Latest posts by Ross Pickering (see all)
- Injury Update: Jordan Clarkson out minimum of one week - October 11, 2014
- VIDEO: Kobe Bryant vs. Nuggets – 13 points, 5 assists [full highlights] - October 8, 2014
- VIDEO: Jeremy Lin delivers perfect pass to Ed Davis for the alley-oop slam - October 7, 2014
There’s always got to be a scapegoat when the Lakers lose – over the years, the blame’s gone from being aimed at Shaquille O’Neal, to Kobe Bryant, to Pau Gasol, to Mike Brown, to Pau Gasol, to Mike D’Antoni, to Pau Gasol and so on.
We first saw him garner hate when “he” hired Mike Brown over Brian Shaw when Phil Jackson retired. “What’s Jim thinking?!” most fans were saying, “Shaw should’ve got the job!”
Whether or not Brian Shaw is capable of being a head coach in the NBA is still unknown, but what we do know is that it wasn’t just Jim Buss who hired Brown: it was his father, Jerry, and general manager Mitch Kupchak, too. It was a joint decision.
Some wanted Shaw so they can hang onto “the good old days” of Phil Jackson and the Triangle. The Lakers still had Derek Fisher and Kobe Bryant at this point, so why not carry on their winning ways in the Triangle?
The truth was this: Shaw was unproven as a head coach and the Lakers wanted to go in a different direction: again, this decision was made by Jim, Jerry and Mitch.
They had other plans in mind, such as moving Triangle-friendly players Pau Gasol and Lamar Odom in a deal for Chris Paul. They managed to agree to a trade, only to see David Stern veto it and send the Lakers into a downward spiral.
But, let’s pause quickly – the Lakers (and yes, Jim Buss) – made a move for Chris Paul. They didn’t want to sit back and go into the next season after getting swept with the same team. That was a big time move.
Of course, the aftermath is still lingering with us now; Gasol has never been the same, but his decline can be tracked all the way back to those 2011 playoffs, when Phil was so embarrassingly sent packing to his retirement home in Montana.
At his request, the Lakers ended up moving Lamar Odom to Dallas after the trade for Paul didn’t go down. Many viewed this as a “salary dump” at the time and said “Jim Buss wants to save money”.
The trade ended up working out well for the Lakers: Odom had the worst season of his career and the Lakers used the $8.9 million trade exception they created in the Odom deal to sign-and-trade for Steve Nash in the summer.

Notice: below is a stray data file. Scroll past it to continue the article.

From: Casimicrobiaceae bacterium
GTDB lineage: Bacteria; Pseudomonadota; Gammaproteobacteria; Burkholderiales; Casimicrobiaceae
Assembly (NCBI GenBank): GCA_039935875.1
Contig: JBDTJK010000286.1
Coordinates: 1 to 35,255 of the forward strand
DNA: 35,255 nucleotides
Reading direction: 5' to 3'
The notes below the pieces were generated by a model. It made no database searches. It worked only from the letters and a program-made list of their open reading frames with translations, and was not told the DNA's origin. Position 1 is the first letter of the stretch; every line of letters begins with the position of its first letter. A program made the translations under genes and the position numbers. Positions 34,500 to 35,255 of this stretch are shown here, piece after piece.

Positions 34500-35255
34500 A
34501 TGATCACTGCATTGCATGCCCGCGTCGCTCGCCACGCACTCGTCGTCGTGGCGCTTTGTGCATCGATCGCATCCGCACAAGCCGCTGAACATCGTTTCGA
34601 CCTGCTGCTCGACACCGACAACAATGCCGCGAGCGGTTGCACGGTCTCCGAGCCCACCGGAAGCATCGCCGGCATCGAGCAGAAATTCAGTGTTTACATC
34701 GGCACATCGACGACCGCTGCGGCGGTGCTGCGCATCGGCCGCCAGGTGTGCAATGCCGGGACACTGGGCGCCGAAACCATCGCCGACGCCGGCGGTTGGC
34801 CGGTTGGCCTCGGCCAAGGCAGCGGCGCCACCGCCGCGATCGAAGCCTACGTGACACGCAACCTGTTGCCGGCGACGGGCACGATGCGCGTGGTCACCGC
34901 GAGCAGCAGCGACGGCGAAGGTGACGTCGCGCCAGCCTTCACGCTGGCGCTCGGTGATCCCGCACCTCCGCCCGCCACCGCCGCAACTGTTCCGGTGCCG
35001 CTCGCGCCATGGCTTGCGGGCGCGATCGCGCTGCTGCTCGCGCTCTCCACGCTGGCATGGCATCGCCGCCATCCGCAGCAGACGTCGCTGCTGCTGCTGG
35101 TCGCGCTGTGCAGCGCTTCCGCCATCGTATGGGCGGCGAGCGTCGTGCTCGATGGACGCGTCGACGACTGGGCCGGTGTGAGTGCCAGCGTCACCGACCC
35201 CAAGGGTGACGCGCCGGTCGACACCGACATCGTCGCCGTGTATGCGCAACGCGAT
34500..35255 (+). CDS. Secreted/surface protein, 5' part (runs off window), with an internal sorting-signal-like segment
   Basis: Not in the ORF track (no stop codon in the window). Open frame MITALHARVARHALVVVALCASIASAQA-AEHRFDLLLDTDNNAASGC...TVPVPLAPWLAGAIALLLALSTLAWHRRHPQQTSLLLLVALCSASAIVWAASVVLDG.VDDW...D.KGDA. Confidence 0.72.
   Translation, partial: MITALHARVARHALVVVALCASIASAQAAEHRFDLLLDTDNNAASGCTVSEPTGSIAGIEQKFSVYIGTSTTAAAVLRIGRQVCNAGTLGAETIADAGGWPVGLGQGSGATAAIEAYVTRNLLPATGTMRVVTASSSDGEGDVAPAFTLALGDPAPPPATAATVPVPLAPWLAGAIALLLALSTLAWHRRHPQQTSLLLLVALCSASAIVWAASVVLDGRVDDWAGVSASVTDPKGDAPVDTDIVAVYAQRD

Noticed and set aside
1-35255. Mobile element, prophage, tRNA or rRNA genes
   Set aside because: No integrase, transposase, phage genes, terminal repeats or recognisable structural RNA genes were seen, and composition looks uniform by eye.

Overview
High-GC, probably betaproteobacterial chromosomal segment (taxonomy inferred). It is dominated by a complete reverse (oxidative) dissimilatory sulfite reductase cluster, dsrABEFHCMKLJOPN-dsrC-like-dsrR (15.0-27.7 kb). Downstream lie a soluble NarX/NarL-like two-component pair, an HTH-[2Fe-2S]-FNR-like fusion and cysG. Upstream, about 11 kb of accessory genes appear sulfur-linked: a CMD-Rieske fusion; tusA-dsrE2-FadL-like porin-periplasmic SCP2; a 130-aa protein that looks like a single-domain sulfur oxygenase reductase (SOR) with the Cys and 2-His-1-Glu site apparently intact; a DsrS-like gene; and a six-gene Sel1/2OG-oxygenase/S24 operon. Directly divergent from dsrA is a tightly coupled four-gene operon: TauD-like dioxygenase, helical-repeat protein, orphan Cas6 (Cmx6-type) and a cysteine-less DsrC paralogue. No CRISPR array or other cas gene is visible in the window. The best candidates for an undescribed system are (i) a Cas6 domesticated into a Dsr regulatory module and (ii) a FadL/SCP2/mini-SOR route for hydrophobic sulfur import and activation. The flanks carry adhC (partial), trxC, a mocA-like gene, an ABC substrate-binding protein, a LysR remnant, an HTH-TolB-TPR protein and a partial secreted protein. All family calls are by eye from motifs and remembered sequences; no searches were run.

As the Lakers struggled to find a groove during the lockout shortened 2011-12 season, they again looked to make changes. They pulled off a couple of trade deadline day deals, notably brining in Ramon Sessions from Cleveland and Jordan Hill from Houston, both of whom played well for the squad.
With Sessions, the Lakers finally thought they had began to steer the ship in the right direction again. Longtime Laker fan Jack Nicholson even told Sessions after a game that he was, “the missing piece”.
Fans were loving the play by Sessions. They were praising Jim Buss. They were saying they were wrong about him. Then, after having major bright spots in the regular season, Sessions went a laid an egg in the playoffs – his first ever appearance there. Was that Jim Buss’ fault, too?
Also, it should be noted that Jordan Hill ended up being a solid role player heading into the playoffs and he was re-signed in the summer. He was a definite steal.
After losing in the second round of the playoffs again – but with two more wins this time – we headed into the off-season expecting some changes to be made, but we weren’t sure what they’d be. Sessions opted out of his contract and we assumed he’d be resigned.
Then, on July 4th, the Lakers fan base was shook by the news of Steve Nash agreeing to join the team. Nash came to Los Angeles and signed a three-year, $27 million contract – so much for saving money, huh?
Who made the push to go after Nash? None other than Jim Buss. He told Mitch Kupchak to give it a go, no matter how much of a long shot it seemed. It paid off, thanks to Jim.
Then, in August, the Lakers made a move for Dwight Howard by sending Andrew Bynum out of town. Yes, that Andrew Bynum. The guy who Jim drafted at 17 years of age and watched grow into an All-Star center. The guy who everyone said he’d never part with. Well, he did, and D12 ended up in Los Angeles after a painstakingly long trade negotiation period.